Use competitive bidding to set payments and improve quality, starting with lab tests.
Estimated savings: $8 billion over 10 years
Medicare’s method for reimbursing many services besides physician care is based on detailed fee schedules that are difficult to update as costs of services or products go down, and as new ones are introduced. For example, technological improvements for laboratory tests have brought down the costs of both individual tests and batteries of tests, indicating that Medicare was overpaying by about $900 million a year. One approach is to use competitive bidding to determine payments for basic lab tests and expand this approach to other services over time. Medicare has begun paying for some “durable medical equipment” products through competitive bidding, with substantial savings.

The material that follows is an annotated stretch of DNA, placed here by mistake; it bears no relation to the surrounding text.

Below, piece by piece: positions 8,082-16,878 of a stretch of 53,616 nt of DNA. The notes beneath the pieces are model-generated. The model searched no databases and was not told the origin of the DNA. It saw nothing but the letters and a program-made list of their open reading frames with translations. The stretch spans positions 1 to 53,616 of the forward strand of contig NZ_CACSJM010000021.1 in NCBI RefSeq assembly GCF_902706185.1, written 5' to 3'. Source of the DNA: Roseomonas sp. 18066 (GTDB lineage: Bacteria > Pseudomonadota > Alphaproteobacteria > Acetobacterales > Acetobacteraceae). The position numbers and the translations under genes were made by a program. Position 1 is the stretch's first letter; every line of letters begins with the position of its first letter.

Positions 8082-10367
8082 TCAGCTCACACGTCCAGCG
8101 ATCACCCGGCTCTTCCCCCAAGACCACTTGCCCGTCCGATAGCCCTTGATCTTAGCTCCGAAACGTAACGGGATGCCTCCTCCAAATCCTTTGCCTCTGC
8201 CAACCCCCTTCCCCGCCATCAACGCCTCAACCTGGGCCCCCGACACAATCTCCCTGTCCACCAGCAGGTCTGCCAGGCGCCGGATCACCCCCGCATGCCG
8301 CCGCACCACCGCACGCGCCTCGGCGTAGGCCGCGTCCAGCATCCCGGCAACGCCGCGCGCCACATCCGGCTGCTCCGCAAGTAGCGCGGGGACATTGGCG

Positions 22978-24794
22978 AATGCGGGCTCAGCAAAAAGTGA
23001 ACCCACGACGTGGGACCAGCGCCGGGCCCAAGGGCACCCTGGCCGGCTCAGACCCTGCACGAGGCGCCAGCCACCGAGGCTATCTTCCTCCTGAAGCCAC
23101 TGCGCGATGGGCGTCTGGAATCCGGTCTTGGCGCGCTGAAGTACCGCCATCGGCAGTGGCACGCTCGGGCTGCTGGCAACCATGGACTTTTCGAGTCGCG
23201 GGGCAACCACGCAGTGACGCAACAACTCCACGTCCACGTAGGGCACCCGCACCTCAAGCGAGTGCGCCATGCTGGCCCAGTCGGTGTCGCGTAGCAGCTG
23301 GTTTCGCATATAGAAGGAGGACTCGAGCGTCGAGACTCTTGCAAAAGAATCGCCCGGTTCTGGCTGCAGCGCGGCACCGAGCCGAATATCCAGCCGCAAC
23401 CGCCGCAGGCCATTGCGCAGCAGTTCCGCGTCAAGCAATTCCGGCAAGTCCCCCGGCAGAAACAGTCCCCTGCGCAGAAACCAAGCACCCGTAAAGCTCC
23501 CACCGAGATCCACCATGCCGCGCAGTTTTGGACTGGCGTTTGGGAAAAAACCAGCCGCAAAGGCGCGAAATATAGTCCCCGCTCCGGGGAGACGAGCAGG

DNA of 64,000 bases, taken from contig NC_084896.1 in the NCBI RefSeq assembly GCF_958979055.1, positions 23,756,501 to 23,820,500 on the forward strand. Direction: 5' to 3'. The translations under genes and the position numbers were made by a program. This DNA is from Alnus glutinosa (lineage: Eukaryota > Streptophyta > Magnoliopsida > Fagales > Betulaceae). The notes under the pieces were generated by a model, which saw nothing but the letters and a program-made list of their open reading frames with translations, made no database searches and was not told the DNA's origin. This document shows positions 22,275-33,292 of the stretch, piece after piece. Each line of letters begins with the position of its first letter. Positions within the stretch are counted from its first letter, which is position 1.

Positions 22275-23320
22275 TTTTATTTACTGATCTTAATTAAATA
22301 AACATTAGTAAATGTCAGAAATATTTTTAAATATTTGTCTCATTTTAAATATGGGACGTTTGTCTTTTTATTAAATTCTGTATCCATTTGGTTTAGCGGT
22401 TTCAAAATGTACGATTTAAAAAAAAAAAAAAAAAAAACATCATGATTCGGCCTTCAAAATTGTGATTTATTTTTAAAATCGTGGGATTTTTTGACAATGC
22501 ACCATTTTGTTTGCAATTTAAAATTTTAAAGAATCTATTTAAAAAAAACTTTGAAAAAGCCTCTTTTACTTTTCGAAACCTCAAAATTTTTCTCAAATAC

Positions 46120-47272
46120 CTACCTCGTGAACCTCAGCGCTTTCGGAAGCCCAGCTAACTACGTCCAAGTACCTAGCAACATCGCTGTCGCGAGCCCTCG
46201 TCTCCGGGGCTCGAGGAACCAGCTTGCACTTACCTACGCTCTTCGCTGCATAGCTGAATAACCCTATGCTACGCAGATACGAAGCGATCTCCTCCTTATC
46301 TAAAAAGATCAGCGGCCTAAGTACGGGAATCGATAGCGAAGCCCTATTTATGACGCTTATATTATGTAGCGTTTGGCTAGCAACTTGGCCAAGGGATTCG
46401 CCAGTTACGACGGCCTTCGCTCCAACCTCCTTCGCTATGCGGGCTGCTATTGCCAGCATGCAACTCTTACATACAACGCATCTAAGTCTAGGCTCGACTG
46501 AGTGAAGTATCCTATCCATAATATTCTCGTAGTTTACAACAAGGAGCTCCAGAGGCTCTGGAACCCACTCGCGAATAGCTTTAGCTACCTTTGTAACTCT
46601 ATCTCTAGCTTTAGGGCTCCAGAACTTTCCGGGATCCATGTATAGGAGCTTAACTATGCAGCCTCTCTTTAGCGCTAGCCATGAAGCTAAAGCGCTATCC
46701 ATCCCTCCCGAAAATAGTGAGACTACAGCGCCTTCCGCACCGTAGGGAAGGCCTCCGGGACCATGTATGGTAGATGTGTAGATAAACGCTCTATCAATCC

Reform Medicare benefits through a phased-in approach.
Medicare’s existing benefit structure also prevents beneficiaries from saving money when they choose high-quality, low-cost care, nor do they provide the best protection against high out-of-pocket expenses. Several organizations have outlined options to reform Medicare benefits, including Brookings, the Bipartisan Policy Center (BPC), and MedPAC. We recommend gradually phasing in a similar set of benefit reforms.
Reform Medicare supplemental insurance (Medigap) to eliminate first-dollar coverage.
Estimated savings: $50 billion or more over 10 years (if implemented immediately)